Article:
Last, a point I’ve made before on this blog: By the end of January, you should know who needs to renew and at what ask amounts for your entire membership. It would be possible for you to print the entire years’ worth of first renewal letters all at the same time – in January. Just use different dates for the letters, fully assemble and seal the envelopes, and box them up with the drop date noted on the box. Each month, just dump the correct group in the mail.
Photo by Dabir Bernard courtesy of Unsplash.com.
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The Development Planning Sequence so far:
Corporate and Foundation versus Individual Donors
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Here’s what I’ve been thinking about for November. What are YOU thinking about?
Fundraising Planning for 2017
For me, November is my planning month. My appeal is long gone, my grants are out, and the few personal visits I have left are scheduled and happening. It’s time to set the stage for next year.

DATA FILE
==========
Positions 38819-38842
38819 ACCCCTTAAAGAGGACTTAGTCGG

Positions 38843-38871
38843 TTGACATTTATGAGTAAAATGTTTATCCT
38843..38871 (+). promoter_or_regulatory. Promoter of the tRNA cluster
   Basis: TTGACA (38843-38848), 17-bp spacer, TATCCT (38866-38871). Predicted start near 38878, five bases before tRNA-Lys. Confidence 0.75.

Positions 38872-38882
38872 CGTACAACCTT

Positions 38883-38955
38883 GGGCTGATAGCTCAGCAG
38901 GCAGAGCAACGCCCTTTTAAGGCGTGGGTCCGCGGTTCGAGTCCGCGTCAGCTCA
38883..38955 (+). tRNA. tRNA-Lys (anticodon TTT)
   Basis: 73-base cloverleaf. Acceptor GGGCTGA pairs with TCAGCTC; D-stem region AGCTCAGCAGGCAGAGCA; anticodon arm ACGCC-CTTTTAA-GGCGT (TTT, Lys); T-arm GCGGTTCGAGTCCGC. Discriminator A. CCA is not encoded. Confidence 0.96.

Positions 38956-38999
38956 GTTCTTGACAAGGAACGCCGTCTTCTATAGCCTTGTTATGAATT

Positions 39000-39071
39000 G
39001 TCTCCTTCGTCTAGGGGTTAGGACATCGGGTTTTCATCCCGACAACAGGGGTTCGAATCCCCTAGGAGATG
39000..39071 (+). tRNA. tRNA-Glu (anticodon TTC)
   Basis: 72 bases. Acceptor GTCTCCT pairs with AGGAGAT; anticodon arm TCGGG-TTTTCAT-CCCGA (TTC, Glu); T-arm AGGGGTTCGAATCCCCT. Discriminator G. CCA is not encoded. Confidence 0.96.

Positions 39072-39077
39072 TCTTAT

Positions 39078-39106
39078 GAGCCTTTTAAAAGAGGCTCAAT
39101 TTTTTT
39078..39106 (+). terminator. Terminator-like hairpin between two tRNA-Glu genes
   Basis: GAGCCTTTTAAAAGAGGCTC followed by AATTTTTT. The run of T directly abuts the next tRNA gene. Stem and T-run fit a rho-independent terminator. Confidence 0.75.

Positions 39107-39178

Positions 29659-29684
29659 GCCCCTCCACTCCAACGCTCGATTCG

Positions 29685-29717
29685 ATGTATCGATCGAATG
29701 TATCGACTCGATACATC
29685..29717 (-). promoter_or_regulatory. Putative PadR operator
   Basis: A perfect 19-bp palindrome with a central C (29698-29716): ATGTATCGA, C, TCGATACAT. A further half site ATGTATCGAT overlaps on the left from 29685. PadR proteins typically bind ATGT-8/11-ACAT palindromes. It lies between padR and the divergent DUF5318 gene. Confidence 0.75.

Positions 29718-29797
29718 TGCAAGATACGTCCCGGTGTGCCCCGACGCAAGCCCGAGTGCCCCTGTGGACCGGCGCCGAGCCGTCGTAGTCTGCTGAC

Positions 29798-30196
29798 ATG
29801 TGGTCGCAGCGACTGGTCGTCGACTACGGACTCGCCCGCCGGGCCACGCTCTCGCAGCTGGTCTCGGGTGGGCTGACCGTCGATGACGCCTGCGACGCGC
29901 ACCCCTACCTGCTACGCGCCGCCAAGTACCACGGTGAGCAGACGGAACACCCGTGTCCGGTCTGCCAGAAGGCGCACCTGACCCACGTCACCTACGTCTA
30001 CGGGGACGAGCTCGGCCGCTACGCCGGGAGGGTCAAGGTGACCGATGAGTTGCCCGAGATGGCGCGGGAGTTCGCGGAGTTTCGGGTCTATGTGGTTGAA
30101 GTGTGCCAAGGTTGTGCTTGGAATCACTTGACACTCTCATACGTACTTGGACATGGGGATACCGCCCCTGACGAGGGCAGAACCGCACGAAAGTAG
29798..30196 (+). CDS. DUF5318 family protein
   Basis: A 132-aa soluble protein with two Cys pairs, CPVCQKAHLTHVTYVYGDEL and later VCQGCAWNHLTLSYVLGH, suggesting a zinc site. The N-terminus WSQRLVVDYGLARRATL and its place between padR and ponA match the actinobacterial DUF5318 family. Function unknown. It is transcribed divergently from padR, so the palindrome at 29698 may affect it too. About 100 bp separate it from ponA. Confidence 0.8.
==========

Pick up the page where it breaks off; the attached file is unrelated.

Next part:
Last year, about this time, I posted on how to grab a first take on what might be a reasonable goal for next year based on this year’s work. You can find that post here: Annual Giving. I also posted on using a Planning Calendar, and a fanciful Dream of Board Fundraising – Getting board members started building relationships with donors next year. (Hint: start by asking board members to call people making gifts this year to say Thank You.)
If you’ve managed your work well this year, you should get to spend a great deal of time between Thanksgiving and the Superbowl party writing Thank You letters. Here’s a refresher:
- Remember that your thank you letters can and should carry your annual communications theme, too.
- Get your thank you letters out right away. My aunt used to say that the value of a thank you note is reduced by half for every day that goes by. Aim for either the same day or the next day.
- Mention the specific amount of the gift unless your organization will be sending a separate receipt. And if the actual gift was not cash, always describe the actual gift rather than assigning or declaring a value for it. Thank them for their gift of “100 shares of XYZ stock,” or the “twelve conference chairs,” or whatever.
Zach ShefskaPosted at 07:40h, 08 November
Great post David. Thanks for sharing both strategies and tactics — I appreciate how in depth you get in your articles!!